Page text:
Steve Winter has been attacked by rhinos in India, stalked by jaguars in Brazil, charged by a 11-foot grizzly in Siberia, and trapped in quicksand in the world's largest tiger reserve in Myanmar. He has slept in a tent for six months at -40 below zero tracking snow leopard, flown over erupting volcanoes, and visited isolated villages where residents have never before seen a blond foreigner—or a camera.
During a childhood growing up in rural Indiana, Steve dreamed of traveling the world as a photographer for National Geographic Magazine. His first camera was a gift from his father on his seventh birthday. He became a National Geographic photojournalist in 1991 and still feels so incredibly lucky to have realized his dream, to have what he calls the best job in the world.
Steve specializes in wildlife, and particularly, big cats. He’s been named 'BBC Wildlife Photographer of the Year and BBC Wildlife Photojournalist of the Year'. He was a two-time winner of 'Picture of the Year International’s Global Vision Award' and won 1st prize in the nature story category from 'World Press Photo' in 2008 and 2014. He lectures globally on photography and conservation issues and has appeared on CBS Nightly News, 60 Minutes, NPR, BBC, CNN and other media outlets.
Steve feels that he has a great responsibility not only to show and excite readers about the natural world, but about its fascinating people and cultures as well. He wants to give people a reason to care. Above all, he wants to give the readers of National Geographic what he always wanted—a front row seat next to the photographer and writer, part of the team along for the adventure
In November 2013, National Geographic published Steve’s photography book Tigers Forever: Saving the World’s Most Endangered Cat, with text written by environmental journalist Sharon Guynup. He is also co-founder of Wildlife Photo Master class workshops.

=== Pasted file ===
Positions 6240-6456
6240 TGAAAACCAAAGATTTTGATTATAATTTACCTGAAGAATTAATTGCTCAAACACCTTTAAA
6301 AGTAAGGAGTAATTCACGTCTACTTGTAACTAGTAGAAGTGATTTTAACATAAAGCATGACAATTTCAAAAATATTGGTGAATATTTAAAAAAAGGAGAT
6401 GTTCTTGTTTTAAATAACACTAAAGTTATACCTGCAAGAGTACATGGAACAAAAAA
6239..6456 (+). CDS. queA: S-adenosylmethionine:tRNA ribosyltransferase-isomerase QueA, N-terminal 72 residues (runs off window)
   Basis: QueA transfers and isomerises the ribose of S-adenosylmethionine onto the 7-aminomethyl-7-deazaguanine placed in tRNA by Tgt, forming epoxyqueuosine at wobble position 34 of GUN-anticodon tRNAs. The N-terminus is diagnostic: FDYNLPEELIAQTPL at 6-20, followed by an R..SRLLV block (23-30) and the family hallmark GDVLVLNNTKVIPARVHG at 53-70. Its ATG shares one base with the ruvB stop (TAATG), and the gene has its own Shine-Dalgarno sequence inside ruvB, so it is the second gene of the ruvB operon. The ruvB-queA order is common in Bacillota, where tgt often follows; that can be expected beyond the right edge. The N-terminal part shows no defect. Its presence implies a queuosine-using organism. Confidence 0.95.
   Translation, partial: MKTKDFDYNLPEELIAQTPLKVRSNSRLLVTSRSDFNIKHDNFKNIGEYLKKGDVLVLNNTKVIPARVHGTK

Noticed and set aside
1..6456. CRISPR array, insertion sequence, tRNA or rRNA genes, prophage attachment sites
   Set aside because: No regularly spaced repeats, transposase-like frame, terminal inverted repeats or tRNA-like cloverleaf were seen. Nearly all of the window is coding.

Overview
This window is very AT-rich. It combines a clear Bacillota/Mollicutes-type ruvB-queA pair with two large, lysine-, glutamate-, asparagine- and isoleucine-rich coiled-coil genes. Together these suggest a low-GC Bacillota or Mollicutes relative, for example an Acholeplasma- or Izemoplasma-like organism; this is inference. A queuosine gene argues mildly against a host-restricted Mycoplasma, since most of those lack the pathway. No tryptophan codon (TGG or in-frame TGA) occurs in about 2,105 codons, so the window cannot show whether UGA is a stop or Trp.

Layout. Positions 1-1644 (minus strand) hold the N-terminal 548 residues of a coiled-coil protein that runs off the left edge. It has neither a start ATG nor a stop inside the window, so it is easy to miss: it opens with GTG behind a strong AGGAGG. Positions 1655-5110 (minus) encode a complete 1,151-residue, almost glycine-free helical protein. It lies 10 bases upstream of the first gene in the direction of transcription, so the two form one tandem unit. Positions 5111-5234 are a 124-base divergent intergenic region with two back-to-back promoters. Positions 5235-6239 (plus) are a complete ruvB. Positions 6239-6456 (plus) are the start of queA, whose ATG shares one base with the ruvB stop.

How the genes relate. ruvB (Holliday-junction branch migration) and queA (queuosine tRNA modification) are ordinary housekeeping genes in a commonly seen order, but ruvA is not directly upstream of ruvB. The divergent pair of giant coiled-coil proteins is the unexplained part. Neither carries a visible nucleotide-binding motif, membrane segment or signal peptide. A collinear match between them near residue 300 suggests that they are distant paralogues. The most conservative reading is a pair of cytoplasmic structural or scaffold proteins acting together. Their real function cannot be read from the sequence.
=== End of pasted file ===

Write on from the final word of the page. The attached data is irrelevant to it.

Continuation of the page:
‘In Search of the Elusive Snow Leopard’
John B Sutherland and Steve have partnered up to offer our clients an amazing opportunity. Steve is renowned as the world’s leading big cat photographer and famous for creating situations that are often life changing! He will lead photography workshops for a select few participants to track and photograph some of the most beautiful and rarest animals in the world, including the elusive and magnificent ‘snow leopard’.
For information on how to be part of these expeditions, please contact firstname.lastname@example.org
Groups will be small (normally 4 to 6 people) and there are very limited places.
Duration: 13 days /12 Nights
Highest pass: No passes involved/except while tracking, you may have to climb uphill, depending on wildlife movement.
Grade: Moderate/strenuous (may have to climb a ridge)
Best period: End of November – December /February/March/Early April
The Trans-Himalayan region of Ladakh is one of the last frontiers for wildlife tourism. A winter trip meets the elements head-on in a stunning and apparently bleak landscape. But within these high valleys created by folds of the Great Himalaya is perhaps the highest density of the most elusive of the great cats - the snow leopard. The very name evokes all that is most wild, mysterious and elusive in nature - for this is an animal that comes cloaked not just in the subtle beauty of its own coat but also in all the high drama of the harsh and magnificent environment that it dominates. The Ladakh region is a high altitude cold desert and for the snow leopard to survive it has a prey base of bharal (blue sheep), ibex and marmots. Wolves, foxes and wild dogs are other predators in the same area.
This wonderful program can be done as a photography masterclass, or snow leopard tracking experience!
Please email me for detailed itineraries for both Himalayan Snow Leopards and African Big Cats.